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Aubrianne E. Rote, Lori A. Klos, Michael J. Brondino, Amy E. Harley and Ann M. Swartz

Background:

Facebook may be a useful tool to provide a social support group to encourage increases in physical activity. This study examines the efficacy of a Facebook social support group to increase steps/day in young women.

Methods:

Female college freshmen (N = 63) were randomized to one of two 8-week interventions: a Facebook Social Support Group (n = 32) or a Standard Walking Intervention (n = 31). Participants in both groups received weekly step goals and tracked steps/day with a pedometer. Women in the Facebook Social Support Group were also enrolled in a Facebook group and asked to post information about their steps/day and provide feedback to one another.

Results:

Women in both intervention arms significantly increased steps/day pre- to postintervention (F(8,425) = 94.43, P < .001). However, women in the Facebook Social Support Group increased steps/day significantly more (F(1,138) = 11.34, P < .001) than women in the Standard Walking Intervention, going from 5295 to 12,472 steps/day.

Conclusions:

These results demonstrate the potential effectiveness of using Facebook to offer a social support group to increase physical activity in young women. Women in the Facebook Social Support Group increased walking by approximately 1.5 miles/day more than women in the Standard Walking Intervention which, if maintained, could have a profound impact on their future health.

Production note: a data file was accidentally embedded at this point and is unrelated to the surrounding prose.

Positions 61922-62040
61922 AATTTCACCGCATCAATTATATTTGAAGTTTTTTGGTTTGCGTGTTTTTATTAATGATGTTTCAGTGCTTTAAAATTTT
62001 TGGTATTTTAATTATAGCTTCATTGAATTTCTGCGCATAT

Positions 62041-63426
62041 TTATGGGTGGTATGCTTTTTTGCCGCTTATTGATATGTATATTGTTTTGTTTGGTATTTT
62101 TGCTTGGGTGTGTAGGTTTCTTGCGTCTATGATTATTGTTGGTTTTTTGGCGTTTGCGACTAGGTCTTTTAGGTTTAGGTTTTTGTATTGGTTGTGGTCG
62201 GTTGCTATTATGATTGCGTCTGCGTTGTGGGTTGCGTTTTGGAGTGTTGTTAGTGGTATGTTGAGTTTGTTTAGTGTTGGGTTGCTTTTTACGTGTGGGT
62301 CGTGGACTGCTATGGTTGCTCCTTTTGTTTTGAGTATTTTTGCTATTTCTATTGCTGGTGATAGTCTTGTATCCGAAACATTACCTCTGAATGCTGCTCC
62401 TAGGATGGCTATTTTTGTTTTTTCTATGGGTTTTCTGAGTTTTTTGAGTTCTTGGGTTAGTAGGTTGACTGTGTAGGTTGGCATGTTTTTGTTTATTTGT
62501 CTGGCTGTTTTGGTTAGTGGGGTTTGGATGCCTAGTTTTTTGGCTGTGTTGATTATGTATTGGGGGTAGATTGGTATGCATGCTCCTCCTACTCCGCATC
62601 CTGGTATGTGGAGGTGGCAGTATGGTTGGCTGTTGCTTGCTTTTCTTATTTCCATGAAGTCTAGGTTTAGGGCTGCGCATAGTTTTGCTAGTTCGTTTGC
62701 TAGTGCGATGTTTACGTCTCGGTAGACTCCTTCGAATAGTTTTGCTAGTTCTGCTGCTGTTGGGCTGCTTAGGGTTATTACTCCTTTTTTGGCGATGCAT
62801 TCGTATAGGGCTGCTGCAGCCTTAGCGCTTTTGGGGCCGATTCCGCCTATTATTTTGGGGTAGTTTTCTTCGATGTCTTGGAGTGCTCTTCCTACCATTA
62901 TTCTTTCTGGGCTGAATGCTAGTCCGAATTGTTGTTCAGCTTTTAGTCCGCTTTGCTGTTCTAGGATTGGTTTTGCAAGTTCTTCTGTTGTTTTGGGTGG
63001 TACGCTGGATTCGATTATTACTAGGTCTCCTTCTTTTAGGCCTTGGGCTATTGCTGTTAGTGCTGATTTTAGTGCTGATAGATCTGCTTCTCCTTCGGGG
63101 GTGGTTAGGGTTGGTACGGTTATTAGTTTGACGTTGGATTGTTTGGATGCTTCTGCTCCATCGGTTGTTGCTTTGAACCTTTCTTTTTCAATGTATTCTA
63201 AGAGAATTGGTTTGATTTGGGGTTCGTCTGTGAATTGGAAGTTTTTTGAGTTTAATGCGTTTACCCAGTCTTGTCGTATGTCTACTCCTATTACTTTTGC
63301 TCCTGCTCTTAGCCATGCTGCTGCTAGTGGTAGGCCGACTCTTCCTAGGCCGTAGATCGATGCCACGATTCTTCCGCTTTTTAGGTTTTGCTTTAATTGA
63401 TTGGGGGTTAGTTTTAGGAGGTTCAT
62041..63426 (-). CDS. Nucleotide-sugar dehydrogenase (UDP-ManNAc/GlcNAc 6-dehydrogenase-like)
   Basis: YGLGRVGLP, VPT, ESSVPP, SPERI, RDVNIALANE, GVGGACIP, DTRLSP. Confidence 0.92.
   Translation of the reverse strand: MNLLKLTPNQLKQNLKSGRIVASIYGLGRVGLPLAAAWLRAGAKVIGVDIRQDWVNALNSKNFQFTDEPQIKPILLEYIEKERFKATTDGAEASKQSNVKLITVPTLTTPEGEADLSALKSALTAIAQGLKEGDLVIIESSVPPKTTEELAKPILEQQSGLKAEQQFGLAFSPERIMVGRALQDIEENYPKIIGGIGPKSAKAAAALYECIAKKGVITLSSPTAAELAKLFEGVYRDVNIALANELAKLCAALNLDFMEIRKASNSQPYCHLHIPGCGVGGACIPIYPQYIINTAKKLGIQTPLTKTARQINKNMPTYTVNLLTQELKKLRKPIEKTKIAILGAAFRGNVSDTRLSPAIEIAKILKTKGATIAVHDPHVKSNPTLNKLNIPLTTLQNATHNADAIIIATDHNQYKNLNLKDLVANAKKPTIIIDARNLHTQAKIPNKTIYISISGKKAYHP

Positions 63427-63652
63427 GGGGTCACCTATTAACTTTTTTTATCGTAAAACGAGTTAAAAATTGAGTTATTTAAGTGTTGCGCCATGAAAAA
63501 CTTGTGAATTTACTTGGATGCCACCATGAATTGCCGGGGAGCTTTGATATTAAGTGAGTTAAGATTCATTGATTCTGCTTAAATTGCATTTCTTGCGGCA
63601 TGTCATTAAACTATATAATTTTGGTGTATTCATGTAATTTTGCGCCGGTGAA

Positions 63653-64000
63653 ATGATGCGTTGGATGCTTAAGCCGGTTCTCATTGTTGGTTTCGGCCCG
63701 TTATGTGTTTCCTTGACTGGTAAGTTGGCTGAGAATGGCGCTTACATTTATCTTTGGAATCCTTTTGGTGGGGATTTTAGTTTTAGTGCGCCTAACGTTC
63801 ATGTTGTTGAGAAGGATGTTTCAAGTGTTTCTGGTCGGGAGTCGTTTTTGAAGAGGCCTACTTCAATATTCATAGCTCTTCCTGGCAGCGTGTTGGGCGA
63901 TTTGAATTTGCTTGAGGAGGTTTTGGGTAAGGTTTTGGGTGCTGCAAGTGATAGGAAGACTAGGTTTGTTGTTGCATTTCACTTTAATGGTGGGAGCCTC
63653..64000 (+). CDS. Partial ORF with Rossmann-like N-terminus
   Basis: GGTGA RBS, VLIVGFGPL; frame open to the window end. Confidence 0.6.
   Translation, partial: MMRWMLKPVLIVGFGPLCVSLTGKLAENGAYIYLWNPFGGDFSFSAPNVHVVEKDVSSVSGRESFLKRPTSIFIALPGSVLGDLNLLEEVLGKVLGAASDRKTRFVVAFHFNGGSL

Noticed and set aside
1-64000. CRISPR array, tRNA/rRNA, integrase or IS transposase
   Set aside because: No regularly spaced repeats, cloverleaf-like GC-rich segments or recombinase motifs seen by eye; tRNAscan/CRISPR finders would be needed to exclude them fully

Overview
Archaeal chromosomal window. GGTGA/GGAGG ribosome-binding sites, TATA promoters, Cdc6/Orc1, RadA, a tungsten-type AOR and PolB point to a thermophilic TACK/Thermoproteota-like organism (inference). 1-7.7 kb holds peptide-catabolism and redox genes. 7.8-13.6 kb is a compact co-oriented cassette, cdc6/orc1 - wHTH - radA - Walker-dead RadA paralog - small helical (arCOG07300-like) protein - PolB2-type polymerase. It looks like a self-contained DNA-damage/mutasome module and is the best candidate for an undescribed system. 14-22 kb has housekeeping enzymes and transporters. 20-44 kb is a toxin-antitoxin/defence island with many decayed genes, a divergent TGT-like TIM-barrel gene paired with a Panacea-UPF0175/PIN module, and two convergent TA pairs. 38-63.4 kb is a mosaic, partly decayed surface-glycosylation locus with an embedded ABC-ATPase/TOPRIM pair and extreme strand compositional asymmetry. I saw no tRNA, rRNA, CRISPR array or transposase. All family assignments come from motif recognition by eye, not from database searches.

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Jesus Soares, Jacqueline N. Epping, Chantelle J. Owens, David R. Brown, Tina J. Lankford, Eduardo J. Simoes and Carl J. Caspersen

Background:

We aimed to determine the likelihood that adult dog owners who walk their dogs will achieve a healthy level of moderate-intensity (MI) physical activity (PA), defined as at least 150 mins/wk.

Methods:

We conducted a systematic search of 6 databases with data from 1990–2012 on dog owners’ PA, to identify those who achieved MIPA. To compare dog-walkers’ performance with non-dog walkers, we used a random effects model to estimate the unadjusted odds ratio (OR) and corresponding 95% confidence interval (CI).

Results:

We retrieved 9 studies that met our inclusion criterion and allowed OR calculations. These yielded data on 6980 dog owners aged 18 to 81 years (41% men). Among them, 4463 (63.9%) walked their dogs. Based on total weekly PA, 2710 (60.7%) dog walkers, and 950 (37.7%) non-dog walkers achieved at least MIPA. The estimated OR was 2.74 (95% CI 2.09–3.60).

Conclusion: